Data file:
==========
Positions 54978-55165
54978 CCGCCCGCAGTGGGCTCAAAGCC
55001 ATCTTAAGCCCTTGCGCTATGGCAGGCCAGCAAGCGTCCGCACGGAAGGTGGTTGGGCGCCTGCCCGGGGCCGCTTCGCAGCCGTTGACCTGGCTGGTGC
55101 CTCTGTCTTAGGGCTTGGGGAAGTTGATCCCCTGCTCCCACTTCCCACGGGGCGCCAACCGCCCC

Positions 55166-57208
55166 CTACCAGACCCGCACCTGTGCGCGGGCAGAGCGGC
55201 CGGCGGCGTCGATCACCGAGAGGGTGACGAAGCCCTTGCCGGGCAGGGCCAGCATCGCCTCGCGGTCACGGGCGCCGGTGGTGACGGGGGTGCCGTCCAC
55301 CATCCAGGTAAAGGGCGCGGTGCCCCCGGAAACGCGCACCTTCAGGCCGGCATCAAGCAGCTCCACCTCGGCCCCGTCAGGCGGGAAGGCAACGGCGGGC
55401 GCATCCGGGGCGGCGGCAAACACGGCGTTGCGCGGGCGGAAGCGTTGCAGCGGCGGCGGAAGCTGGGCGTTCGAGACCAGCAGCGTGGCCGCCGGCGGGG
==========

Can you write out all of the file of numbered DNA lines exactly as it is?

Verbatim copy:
Positions 54978-55165
54978 CCGCCCGCAGTGGGCTCAAAGCC
55001 ATCTTAAGCCCTTGCGCTATGGCAGGCCAGCAAGCGTCCGCACGGAAGGTGGTTGGGCGCCTGCCCGGGGCCGCTTCGCAGCCGTTGACCTGGCTGGTGC
55101 CTCTGTCTTAGGGCTTGGGGAAGTTGATCCCCTGCTCCCACTTCCCACGGGGCGCCAACCGCCCC

Positions 55166-57208
55166 CTACCAGACCCGCACCTGTGCGCGGGCAGAGCGGC
55201 CGGCGGCGTCGATCACCGAGAGGGTGACGAAGCCCTTGCCGGGCAGGGCCAGCATCGCCTCGCGGTCACGGGCGCCGGTGGTGACGGGGGTGCCGTCCAC
55301 CATCCAGGTAAAGGGCGCGGTGCCCCCGGAAACGCGCACCTTCAGGCCGGCATCAAGCAGCTCCACCTCGGCCCCGTCAGGCGGGAAGGCAACGGCGGGC
55401 GCATCCGGGGCGGCGGCAAACACGGCGTTGCGCGGGCGGAAGCGTTGCAGCGGCGGCGGAAGCTGGGCGTTCGAGACCAGCAGCGTGGCCGCCGGCGGGG